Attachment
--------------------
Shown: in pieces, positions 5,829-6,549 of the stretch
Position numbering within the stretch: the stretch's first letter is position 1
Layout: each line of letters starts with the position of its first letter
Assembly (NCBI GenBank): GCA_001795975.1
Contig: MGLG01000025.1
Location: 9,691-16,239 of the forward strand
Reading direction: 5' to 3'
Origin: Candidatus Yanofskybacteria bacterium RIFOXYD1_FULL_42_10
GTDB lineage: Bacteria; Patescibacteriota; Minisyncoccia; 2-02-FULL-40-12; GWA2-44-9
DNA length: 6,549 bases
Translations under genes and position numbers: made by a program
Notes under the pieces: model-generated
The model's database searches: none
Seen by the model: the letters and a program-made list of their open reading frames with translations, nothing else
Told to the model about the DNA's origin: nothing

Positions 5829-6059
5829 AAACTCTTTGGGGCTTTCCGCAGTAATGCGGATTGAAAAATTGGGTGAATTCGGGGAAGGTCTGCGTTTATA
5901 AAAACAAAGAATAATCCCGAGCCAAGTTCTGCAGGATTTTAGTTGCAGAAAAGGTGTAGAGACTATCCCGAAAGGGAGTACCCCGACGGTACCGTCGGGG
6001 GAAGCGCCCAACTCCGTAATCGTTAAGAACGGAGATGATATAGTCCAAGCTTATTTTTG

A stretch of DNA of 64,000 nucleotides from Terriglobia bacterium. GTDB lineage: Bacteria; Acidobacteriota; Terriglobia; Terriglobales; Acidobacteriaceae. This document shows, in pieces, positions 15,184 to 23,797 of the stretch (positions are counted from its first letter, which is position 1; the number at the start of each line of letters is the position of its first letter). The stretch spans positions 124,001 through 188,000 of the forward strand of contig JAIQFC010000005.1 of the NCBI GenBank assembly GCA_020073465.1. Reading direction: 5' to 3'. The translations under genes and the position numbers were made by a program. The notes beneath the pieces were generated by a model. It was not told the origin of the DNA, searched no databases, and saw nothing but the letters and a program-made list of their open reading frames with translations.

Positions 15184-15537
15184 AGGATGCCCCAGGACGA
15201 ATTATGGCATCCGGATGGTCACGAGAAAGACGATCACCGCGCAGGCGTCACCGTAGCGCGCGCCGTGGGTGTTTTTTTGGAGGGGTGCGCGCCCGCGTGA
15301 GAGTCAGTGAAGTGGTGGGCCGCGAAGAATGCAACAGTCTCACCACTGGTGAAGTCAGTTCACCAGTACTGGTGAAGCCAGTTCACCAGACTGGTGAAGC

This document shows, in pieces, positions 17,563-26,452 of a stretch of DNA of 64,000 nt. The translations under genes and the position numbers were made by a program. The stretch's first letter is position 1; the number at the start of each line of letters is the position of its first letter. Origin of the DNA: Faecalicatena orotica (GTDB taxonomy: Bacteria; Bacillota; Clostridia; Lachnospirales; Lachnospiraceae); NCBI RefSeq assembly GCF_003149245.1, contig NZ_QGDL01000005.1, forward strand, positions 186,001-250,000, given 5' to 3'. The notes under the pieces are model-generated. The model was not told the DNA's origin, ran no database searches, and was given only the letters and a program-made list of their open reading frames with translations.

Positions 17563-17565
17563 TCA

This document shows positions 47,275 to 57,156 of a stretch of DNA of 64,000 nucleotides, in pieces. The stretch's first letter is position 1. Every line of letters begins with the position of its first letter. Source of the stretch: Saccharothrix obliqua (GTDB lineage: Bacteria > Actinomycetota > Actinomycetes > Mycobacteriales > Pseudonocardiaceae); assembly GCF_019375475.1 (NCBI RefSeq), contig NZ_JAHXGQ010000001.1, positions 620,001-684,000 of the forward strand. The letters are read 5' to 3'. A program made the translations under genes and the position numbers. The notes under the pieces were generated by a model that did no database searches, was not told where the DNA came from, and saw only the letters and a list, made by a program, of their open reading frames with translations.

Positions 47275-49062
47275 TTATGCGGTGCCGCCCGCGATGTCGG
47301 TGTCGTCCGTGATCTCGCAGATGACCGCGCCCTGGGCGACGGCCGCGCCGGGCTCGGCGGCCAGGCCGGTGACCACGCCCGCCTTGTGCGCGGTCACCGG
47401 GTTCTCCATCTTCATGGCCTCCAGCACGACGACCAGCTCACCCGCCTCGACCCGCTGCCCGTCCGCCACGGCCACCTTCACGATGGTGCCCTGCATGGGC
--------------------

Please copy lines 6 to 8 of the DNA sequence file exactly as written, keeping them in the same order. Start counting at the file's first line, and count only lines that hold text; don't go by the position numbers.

Location: 9,691-16,239 of the forward strand
Reading direction: 5' to 3'
Origin: Candidatus Yanofskybacteria bacterium RIFOXYD1_FULL_42_10